These figures were extrapolated from the Index for the UK and were used within Government to ensure Active Travel Fund 4 was not cut.

This meant - which equates to 16 million more walking and cycling trips a year.

The data highlights areas of improvement

Along with providing positive stats like the ones mentioned above, the Index also gives us an insight into areas which need attention, so more people find it easy to walk, wheel and cycling in their area.

For instance, our 2023 Index highlights the fact 40% of people from ethnic minority groups said they 'do not cycle but would like to'.

Greater Manchester's Bicycle Mayor, Belinda Everett, stood smiling against a pastel pink wall holding a bike wheel in one hand, wearing all black.

Belinda Everett, Greater Manchester's Bicycle Mayor

There are many reasons why people from communities of diverse cultural backgrounds do not cycle, some more complex than others.

Creating spaces and opportunities through the work I have delivered so far, I have had a positive impact in understanding differences and barriers, in making cycling accessible for all.

As Bicycle Mayor, I would like to see this stat significantly reduced, continuing to work with and listening to our local neighbourhoods.

A shared vision for walking, wheeling and cycling

Xavier Brice, Chief Executive of ߣߣƵ, said:

"Our mission at ߣߣƵ is simple, we want to make it easier for everyone to walk, wheel and cycle.

"But we cannot do it alone. We need politicians to see how active travel can benefit places and commit to change.

"We need teams of transport professionals to engage communities, and design and build solutions.

"And most importantly we need everyone to share their challenges and solutions and be open to change.

"None of this is possible without data. Data tells us what is working and what isn’t, what people, especially marginalised groups think, and the vital impact walking, wheeling and cycling is making.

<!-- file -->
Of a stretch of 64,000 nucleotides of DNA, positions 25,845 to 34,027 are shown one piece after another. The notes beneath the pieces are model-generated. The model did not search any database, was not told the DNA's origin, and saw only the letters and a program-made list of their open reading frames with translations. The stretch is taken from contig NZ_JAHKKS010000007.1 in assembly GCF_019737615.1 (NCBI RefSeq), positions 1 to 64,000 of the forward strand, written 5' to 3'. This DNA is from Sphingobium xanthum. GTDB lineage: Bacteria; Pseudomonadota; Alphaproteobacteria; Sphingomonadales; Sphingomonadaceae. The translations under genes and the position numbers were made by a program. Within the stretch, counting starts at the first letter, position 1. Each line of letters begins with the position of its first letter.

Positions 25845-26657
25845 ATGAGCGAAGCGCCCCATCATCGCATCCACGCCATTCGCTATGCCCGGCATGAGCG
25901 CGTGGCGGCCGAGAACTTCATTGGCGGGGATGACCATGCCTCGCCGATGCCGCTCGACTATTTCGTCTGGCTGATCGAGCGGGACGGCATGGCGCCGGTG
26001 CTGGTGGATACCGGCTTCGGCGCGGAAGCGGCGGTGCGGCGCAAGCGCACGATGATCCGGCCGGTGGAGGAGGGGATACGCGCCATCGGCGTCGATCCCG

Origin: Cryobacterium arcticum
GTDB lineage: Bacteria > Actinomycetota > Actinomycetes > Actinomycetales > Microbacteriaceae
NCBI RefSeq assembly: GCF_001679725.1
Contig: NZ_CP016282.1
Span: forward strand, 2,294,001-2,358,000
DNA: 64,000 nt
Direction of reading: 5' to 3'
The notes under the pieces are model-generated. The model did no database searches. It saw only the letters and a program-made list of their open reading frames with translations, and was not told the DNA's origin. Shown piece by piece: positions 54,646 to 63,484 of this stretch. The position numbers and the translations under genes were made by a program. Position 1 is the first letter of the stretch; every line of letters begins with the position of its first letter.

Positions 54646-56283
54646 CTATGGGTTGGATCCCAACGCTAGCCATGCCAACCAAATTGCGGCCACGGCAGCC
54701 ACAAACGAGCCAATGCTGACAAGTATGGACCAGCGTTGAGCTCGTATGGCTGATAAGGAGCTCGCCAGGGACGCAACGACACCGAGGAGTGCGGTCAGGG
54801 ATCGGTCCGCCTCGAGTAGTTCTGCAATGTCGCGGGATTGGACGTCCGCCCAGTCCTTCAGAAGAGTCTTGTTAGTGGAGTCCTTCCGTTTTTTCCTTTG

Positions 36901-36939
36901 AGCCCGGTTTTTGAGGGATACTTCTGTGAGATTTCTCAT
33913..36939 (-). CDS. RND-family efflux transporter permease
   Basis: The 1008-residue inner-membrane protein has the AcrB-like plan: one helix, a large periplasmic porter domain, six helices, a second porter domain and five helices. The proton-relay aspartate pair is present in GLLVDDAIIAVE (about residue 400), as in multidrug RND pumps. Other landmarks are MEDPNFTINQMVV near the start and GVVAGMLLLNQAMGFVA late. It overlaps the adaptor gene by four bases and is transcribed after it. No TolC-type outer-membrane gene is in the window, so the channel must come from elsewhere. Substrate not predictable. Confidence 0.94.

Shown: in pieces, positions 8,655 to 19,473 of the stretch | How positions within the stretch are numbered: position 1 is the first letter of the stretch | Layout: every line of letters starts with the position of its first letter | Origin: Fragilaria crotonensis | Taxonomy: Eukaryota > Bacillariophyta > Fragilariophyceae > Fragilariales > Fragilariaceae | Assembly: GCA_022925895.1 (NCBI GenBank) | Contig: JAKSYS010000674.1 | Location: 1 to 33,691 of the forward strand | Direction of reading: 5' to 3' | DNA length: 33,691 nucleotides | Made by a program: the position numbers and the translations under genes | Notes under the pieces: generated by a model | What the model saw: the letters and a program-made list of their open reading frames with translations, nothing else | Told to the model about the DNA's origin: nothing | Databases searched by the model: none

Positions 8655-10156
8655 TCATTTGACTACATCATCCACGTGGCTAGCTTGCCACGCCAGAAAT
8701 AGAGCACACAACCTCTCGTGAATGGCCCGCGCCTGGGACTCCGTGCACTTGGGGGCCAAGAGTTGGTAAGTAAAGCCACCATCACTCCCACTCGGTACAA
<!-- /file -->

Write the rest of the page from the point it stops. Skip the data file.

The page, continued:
"This is where the Walking and Cycling Index fits in. It is the clearest picture of walking, wheeling and cycling across the country, representative of 18 urban areas and regions.

"The Walking and Cycling Index is now ten years old. Over the past decade I feel privileged to have witnessed across all our partner cities an increased level of ambition, a commitment to do things well, and the delivery of schemes and programmes that have given many more people the choice to walk, wheel or cycle.

"However, our work is not done as the upcoming data set from the Walking and Cycling index 2023 will show.

"Let’s commit to walking, wheeling and cycling and give more people the choice to travel in the way that they want to, for the benefit of everyone."

Blockquote quotation marks
Data tells us what is working and what isn’t, what people, especially marginalised groups think, and the vital impact walking, wheeling and cycling is making. Blockquote quotation marks
Xavier Brice, Chief Executive of ߣߣƵ

[1] We recognise that some people who use wheeled mobility aids, for example a wheelchair or a mobility scooter, may not identify with the term walking and may prefer to use the term wheeling. We use the terms walking and wheeling together to ensure we are as inclusive as possible.